Tell us about any groups/committees/specific roles you have had and how you felt this added value?
I have been involved in every group there is from deputy lead governor and presently joint lead governor. As well as the statutory role to report to NHS England and NHS Improvement if things go wrong, myself and the deputy meet the chair together. A key aspect of this role is to get everyone to contribute – making it friendly, open, sociable, getting people to ask genuine questions, being a critical friend when needed yet supportive. I have strived to be a supportive mentor to new governors. Chairs of groups now write to new governors to invite people to attend. As there is a non-executive director (NED) on all of these, it is a great opportunity to see them in action. I have interviewed a fair number of NEDs, executives and the chair on appointment panels, auditors, head-hunters, all helped by the confidence your courses have given me.
Do you have any examples of any impact you feel you/your CoG have made?
As a collective we have been a big voice with the NEDs. We are seen as a body that does represent our local community. We sit and listen to the board about changes that are being discussed. Our trust has seen the support from governors in posing questions as critical friends that reflect the public voice. The trust is now linking more with communities having recognised that during the pandemic some communities do not have links with mental health and felt isolated. We now have a better process for contacting people.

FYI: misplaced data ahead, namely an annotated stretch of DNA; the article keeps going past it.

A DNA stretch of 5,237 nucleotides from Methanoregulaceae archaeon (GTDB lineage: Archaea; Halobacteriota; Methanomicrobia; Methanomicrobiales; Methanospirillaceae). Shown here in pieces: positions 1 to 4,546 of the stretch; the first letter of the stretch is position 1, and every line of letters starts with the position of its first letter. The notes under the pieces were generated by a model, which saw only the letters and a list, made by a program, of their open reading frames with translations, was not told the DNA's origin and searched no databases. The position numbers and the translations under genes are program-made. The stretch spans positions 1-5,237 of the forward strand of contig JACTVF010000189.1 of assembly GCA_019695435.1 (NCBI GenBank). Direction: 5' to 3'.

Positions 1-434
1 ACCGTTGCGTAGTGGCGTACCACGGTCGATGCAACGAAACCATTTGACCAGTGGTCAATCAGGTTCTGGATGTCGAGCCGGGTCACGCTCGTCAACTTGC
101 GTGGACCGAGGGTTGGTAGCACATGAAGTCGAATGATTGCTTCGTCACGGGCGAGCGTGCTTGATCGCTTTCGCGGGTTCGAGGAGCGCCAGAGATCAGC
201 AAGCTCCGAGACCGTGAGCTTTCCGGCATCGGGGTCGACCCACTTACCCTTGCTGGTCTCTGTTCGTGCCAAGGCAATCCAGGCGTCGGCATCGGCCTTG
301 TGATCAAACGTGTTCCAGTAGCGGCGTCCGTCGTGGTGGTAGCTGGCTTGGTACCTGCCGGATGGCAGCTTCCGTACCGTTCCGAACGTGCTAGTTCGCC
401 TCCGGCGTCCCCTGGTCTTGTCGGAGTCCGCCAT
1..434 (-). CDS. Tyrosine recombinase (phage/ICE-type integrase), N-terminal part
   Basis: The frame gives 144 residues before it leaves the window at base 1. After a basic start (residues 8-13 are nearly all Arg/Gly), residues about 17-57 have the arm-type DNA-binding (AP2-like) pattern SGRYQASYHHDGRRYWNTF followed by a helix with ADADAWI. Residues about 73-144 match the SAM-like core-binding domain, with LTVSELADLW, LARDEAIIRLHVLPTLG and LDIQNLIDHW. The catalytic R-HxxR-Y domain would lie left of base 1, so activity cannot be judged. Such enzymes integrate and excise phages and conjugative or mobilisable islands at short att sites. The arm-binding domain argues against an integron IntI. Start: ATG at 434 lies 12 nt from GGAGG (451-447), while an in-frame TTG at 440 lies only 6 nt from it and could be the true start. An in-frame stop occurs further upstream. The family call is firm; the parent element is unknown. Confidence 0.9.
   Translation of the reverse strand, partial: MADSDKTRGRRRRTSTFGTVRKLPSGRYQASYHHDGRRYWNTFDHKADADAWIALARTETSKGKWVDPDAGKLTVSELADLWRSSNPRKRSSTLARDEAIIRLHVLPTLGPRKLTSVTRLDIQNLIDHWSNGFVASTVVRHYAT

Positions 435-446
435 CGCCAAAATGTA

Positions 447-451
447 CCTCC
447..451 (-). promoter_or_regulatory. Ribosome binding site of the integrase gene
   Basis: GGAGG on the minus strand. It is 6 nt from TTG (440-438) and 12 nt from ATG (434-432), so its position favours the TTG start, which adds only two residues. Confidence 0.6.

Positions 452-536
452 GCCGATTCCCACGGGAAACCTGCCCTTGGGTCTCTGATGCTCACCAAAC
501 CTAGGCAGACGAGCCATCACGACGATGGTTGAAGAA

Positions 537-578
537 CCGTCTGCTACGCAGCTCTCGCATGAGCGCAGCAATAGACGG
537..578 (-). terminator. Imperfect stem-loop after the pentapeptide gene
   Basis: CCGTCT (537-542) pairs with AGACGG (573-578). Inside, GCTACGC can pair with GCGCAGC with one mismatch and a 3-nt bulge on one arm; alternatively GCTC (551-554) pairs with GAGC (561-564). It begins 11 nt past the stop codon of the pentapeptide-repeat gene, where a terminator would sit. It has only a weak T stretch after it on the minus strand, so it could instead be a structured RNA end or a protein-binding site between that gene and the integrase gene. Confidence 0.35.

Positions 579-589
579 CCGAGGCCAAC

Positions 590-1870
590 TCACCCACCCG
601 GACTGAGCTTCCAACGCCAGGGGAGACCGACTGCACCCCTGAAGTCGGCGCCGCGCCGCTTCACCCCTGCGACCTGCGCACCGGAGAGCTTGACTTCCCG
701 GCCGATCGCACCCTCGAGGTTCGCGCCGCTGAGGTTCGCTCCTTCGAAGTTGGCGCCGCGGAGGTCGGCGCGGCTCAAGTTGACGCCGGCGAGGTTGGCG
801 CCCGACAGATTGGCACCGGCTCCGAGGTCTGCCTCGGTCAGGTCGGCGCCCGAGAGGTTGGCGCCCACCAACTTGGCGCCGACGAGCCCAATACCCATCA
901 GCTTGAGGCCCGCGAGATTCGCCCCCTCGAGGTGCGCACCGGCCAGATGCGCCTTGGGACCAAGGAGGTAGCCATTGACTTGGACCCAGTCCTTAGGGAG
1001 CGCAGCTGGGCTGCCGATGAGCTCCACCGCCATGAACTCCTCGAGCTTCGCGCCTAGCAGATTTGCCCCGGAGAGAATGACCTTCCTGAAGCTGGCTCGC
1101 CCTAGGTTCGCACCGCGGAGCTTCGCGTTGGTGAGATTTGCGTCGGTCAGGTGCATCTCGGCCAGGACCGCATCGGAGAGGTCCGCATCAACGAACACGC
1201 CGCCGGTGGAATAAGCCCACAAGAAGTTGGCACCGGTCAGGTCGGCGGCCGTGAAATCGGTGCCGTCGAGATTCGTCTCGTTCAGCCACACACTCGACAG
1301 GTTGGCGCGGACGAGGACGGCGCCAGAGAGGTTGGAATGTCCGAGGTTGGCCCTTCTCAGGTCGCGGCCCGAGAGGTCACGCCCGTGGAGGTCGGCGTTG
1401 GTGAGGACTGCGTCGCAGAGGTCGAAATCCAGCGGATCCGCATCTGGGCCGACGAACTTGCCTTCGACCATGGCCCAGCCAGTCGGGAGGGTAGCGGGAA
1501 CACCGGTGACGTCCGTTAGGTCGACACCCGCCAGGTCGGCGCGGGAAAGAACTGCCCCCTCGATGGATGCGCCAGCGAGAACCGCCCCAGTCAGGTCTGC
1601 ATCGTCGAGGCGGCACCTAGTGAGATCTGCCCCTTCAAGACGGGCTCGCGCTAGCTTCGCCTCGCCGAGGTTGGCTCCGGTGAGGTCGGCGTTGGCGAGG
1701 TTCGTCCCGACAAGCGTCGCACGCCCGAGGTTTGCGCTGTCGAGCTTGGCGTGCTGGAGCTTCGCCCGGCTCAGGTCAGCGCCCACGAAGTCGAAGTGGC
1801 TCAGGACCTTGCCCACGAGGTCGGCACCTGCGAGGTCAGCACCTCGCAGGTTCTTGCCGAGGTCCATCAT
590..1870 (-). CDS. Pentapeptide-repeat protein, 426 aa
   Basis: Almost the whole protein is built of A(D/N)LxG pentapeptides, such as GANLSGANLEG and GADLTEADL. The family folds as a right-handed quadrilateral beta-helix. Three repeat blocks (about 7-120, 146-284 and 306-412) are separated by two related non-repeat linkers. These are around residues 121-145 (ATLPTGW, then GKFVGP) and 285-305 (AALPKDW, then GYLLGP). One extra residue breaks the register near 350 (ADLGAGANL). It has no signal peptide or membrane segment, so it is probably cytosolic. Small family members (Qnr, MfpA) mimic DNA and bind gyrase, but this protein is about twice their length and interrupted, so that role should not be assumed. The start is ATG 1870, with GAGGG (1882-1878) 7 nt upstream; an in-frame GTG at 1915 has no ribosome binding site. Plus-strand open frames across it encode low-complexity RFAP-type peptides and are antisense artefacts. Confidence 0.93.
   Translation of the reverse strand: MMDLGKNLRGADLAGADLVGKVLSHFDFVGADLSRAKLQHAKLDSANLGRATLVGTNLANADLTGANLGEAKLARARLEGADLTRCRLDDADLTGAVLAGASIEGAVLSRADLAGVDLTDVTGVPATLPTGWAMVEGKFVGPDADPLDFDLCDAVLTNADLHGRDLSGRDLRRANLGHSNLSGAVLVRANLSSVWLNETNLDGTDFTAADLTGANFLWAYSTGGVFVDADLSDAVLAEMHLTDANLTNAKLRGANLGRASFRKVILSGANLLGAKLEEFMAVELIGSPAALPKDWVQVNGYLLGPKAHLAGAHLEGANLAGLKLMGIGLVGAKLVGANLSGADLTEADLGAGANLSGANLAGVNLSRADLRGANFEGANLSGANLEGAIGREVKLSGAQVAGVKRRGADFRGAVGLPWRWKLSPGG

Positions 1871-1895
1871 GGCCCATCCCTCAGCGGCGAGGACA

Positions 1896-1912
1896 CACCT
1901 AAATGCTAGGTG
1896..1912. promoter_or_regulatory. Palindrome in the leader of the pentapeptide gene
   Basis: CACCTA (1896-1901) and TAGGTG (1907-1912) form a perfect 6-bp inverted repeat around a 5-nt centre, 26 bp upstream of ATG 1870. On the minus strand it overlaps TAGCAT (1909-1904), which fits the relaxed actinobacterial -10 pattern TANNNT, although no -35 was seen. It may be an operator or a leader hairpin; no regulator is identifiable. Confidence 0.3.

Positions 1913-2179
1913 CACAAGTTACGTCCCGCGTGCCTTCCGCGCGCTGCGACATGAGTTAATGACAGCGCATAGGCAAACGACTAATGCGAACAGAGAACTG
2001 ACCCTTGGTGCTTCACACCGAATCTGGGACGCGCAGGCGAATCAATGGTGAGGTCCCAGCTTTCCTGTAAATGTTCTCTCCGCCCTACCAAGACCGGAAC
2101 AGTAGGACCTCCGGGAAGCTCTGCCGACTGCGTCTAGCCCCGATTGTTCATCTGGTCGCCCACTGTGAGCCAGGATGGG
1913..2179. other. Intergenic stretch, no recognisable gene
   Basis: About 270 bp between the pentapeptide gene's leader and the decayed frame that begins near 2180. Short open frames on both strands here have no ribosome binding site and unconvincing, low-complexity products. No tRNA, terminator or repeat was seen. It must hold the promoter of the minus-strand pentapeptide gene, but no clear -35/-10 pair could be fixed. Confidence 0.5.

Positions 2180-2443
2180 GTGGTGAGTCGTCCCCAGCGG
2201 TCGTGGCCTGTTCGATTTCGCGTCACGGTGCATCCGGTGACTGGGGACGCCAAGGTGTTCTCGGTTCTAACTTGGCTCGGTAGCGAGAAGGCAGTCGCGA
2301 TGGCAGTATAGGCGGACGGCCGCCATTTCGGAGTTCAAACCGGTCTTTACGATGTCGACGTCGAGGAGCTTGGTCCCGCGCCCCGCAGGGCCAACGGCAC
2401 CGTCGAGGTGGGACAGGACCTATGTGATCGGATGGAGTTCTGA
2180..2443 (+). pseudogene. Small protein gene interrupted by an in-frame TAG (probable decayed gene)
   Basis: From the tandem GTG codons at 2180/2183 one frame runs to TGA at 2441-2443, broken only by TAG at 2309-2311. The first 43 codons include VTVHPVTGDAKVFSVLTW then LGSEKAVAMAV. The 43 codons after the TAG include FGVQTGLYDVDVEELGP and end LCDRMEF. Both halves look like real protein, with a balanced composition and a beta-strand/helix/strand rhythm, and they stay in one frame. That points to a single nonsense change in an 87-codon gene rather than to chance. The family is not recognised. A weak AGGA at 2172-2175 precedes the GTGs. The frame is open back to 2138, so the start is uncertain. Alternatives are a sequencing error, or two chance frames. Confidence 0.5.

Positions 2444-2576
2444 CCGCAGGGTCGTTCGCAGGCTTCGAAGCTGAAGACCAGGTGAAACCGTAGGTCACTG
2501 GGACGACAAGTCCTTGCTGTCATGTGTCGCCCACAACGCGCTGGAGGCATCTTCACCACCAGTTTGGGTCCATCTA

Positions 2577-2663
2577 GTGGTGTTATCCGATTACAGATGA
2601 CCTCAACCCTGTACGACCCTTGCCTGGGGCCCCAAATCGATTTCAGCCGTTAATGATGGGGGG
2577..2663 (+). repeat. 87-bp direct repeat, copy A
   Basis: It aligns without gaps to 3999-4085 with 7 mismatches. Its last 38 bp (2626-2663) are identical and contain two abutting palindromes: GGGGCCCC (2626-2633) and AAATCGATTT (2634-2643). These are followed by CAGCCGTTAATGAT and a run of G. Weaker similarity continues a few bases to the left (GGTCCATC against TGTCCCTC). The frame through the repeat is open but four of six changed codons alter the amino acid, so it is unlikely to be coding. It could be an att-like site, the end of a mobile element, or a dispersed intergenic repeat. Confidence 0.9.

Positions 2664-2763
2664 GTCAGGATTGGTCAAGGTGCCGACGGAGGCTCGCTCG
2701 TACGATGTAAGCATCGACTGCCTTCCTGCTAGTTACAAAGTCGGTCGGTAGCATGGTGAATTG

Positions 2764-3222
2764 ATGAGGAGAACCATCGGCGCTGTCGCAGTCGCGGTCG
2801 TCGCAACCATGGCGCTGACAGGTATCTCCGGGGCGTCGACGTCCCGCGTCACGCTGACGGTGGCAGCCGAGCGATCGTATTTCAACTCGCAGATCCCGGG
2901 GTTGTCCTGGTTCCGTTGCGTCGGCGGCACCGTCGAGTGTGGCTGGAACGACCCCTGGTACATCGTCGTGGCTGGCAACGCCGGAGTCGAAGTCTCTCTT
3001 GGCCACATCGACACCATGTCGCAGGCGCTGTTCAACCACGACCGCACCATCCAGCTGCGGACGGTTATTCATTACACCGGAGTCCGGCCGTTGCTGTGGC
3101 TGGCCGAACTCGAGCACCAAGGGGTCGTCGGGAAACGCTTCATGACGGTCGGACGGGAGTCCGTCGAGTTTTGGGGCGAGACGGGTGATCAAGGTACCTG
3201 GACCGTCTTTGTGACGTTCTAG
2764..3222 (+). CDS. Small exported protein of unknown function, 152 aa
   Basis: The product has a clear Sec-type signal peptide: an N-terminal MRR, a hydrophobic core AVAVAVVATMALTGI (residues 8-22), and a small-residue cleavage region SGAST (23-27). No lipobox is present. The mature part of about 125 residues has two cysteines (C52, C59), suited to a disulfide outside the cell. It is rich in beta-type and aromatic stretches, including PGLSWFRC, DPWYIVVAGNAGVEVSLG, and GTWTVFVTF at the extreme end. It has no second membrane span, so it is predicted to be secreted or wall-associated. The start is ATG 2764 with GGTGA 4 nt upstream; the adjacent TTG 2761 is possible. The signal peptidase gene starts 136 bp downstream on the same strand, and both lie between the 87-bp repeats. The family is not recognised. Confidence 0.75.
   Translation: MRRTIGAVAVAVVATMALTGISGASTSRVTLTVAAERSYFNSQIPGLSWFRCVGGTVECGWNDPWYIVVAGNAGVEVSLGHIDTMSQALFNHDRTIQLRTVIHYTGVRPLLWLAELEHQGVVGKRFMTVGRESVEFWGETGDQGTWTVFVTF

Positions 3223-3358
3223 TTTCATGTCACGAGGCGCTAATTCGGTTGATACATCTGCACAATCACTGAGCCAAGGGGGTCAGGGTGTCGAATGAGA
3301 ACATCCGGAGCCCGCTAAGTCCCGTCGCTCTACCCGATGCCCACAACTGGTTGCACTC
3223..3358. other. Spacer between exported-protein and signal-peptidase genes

I used to enjoy visiting wards/community teams. Post COVID-19 I went to online visits that used pre-recorded films, live links with staff groups and a patient comes to every board meeting. These are a great way to hear what service users and staff are saying. Personally, I have learned a lot from service user and carer governors. Now every care plan at South London and Maudsley NHS Foundation Trust must have a carer name on them which was influenced by our CoG. I also like to hear what the issues are from our appointed governors from clinical commissioning groups/local councils.
Being part of the trust in a different role in the past brings some realism. I have a good idea of what is a reasonable, or an unreasonable expectation and that is very useful. Colleagues remark I really understood the governor brief – knowing what my role is and have not only stuck to it but have encouraged others too as well. A considerable point being that I know to bring questions back to the NEDs, and to ask assurance-based questions.
What did you enjoy most about being a governor?
I enjoy the collectivism, feeling part of team with my fellow governors, also the NEDs, our membership department and beyond that the NHS. It is nice to meet people who care about others.
Any top tips from your experience/insights for new governors?
Get onto the GovernWell Accountability course as soon as you can, to achieve clarity on your role. Attend a few board meetings, to see what the NEDs are questioning the executives on. Join as many groups as you can.
Governors bring their lived experience to the role, but they must remember that as governors they do not have any powers or control in terms of individual cases or circumstances. Governors do not do the "doing", but they do have an influential voice. It is not always that easy to dip in and out; it is great if a governor can pick at least one working group and attend it as often as they can (in addition to the CoG). Site visits are important to really see what is happening.
Finally there is no such thing as a stupid question. Often, the most basic questions are the most insightful! If you do not understand – or if the trust keeps using NHS-speak – just ask and request that they use plain English!